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On Nov. 20, 1969, a group of Indigenous Americans that called itself Indians of All Tribes, many of whom were UC Berkeley students, took boats in the early morning hours to Alcatraz Island in San Francisco Bay. They bypassed a Coast Guard blockade and took control of the island. The 19-month occupation that followed would be regarded as one of the greatest acts of political resistance in American Indian history.
Everardo Reyes is a Ph.D. student in ethnomusicology at Berkeley. After taking several classes with John-Carlos Perea, who last year was a visiting associate professor in Berkeley’s Department of Music, Reyes was inspired to research how radio and music were used during the Alcatraz takeover to capture mass attention and amplify the Red Power movement.
Read a transcript of Berkeley Voices episode 102: Exploring the sound of the American Indian occupation of Alcatraz.
(Music: “Cornicob” by Blue Dot Sessions)
Narration: On Nov. 20, 1969, a group of Indigenous Americans that called itself Indians of All Tribes took boats in the early morning hours to Alcatraz Island in San Francisco Bay.
The federal prison on Alcatraz had been closed for six years, and the 89 protesters aimed to occupy the island, stating that the 1868 Treaty of Fort Laramie required that unused federal land be given back to Native Americans.
This was happening at a time when Native American livelihoods and cultures were acutely threatened by ongoing termination policies in which the U.S. government terminated the status of more than 100 tribes, withdrawing aid and services and seizing millions of acres of Native land.
Many of the protesters were Bay Area college students, including two of the group’s leaders: Richard Oakes, an Akwesasne Mohawk, from San Francisco State University, and LaNada War Jack, a member of the Shoshone-Bannock Tribes, who was attending UC Berkeley.
As the activists neared Alcatraz, they bypassed a Coast Guard blockade, which had been set up after earlier takeover attempts.
The group made it to Alcatraz Island and took it over. The occupation would become one of the greatest acts of political resistance in American Indian history.
I’m Anne Brice, and this is Berkeley Voices.
Once they were on the island, the occupiers issued a proclamation to President Richard Nixon and the United Nations that said they would purchase the 16 acres of land for $24 in glass beads and red cloth — an equivalent price to what the U.S. government paid for Manhattan 300 years before.
Richard Oakes reads Indians of All Tribes’ proclamation in which the group offers to purchase Alcatraz Island for $24 in glass beads and red cloth — an equivalent price to what the U.S. government paid for Manhattan 300 years before. “Our offer of $1.24 per acre is greater than the 47 cents per acre the white men are now paying the California Indians for their land,” Oakes reads.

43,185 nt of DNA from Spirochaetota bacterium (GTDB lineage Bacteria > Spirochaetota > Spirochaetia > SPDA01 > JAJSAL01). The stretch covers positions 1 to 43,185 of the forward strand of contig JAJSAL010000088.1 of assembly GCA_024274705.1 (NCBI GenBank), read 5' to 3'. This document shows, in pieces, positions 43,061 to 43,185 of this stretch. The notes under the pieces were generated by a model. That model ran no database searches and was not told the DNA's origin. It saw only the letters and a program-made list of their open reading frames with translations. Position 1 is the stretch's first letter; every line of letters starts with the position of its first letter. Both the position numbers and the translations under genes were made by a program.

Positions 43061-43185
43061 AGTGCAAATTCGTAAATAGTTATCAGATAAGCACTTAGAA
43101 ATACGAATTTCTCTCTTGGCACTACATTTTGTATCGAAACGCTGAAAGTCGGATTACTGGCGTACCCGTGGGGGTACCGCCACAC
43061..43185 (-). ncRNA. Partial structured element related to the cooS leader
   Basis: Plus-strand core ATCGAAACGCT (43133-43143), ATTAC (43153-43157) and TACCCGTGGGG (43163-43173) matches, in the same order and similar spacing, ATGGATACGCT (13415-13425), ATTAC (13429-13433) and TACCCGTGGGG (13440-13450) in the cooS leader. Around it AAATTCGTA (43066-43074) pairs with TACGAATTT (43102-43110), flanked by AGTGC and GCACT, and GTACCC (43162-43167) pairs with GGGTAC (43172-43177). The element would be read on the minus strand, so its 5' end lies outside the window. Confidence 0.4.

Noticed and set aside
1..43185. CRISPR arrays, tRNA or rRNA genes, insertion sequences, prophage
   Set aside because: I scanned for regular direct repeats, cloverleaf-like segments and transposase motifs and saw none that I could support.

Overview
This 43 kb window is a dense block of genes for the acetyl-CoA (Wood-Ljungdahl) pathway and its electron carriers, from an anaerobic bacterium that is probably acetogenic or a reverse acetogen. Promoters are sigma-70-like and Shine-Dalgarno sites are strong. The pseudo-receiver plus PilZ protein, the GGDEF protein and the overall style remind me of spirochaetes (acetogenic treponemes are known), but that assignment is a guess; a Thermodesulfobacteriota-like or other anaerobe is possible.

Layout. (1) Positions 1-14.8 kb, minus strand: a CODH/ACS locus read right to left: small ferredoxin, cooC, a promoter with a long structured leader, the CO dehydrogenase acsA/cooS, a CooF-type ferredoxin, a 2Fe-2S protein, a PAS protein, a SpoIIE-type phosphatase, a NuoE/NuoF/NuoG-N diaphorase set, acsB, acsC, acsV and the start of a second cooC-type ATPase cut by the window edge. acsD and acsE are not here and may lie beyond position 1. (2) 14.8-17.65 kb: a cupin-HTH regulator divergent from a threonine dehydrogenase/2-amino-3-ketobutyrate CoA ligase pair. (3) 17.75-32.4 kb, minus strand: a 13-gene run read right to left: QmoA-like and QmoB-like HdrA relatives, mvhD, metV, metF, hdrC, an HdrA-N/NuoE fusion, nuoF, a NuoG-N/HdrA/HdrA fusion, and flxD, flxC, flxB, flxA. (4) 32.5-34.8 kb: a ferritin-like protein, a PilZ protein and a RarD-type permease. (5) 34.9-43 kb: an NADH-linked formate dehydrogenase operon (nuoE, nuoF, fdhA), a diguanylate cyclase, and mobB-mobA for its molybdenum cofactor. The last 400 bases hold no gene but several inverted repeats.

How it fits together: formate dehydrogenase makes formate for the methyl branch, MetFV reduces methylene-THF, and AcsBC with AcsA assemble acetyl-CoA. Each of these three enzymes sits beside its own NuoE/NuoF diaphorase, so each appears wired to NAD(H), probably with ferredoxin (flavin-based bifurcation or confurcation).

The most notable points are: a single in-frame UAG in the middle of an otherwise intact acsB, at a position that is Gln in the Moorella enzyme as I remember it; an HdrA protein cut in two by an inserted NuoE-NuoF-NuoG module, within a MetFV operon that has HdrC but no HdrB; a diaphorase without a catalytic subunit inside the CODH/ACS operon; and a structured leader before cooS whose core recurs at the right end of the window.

Everardo Reyes is a fourth-year Ph.D. student in ethnomusicology in Berkeley’s Department of Music.
Everardo Reyes: What ends up happening when they first take it over is there’s just so much support from people within the Bay Area. They start getting generators. They get food shipped in, and there’s powwow drumming. This is the stuff in my research that I’m trying to uncover now. They had meetings and budgets. They had huge plans for the island to really just become this amazing cultural center.
Narration: As the takeover gained more attention and support, President Nixon ordered the Coast Guard to play a role of relative non-interference as long as the occupation remained peaceful. At some points, there were more than 400 Native people and their supporters on the island.
Reyes’ research looks at how sound and music were used during the takeover to capture mass attention and amplify the Red Power movement, a civil rights movement formed by Native American youth in the second half of the 20th century. And Reyes explores how the occupation of Alcatraz — along with other acts of political resistance — led to big changes in federal Indian policy.
Everardo Reyes: Richard Oakes talks about, in interviews, that the ability to play Indigenous Native American music on the island was just so fundamental in that first month that they were there.
And he talks about how they were playing music all night long around the drum — that it was bringing together Native American people from across the United States, but also Indigenous people from Mexico and Canada and South America. So, music is just so fundamental in bringing together communities in this intertribal connection.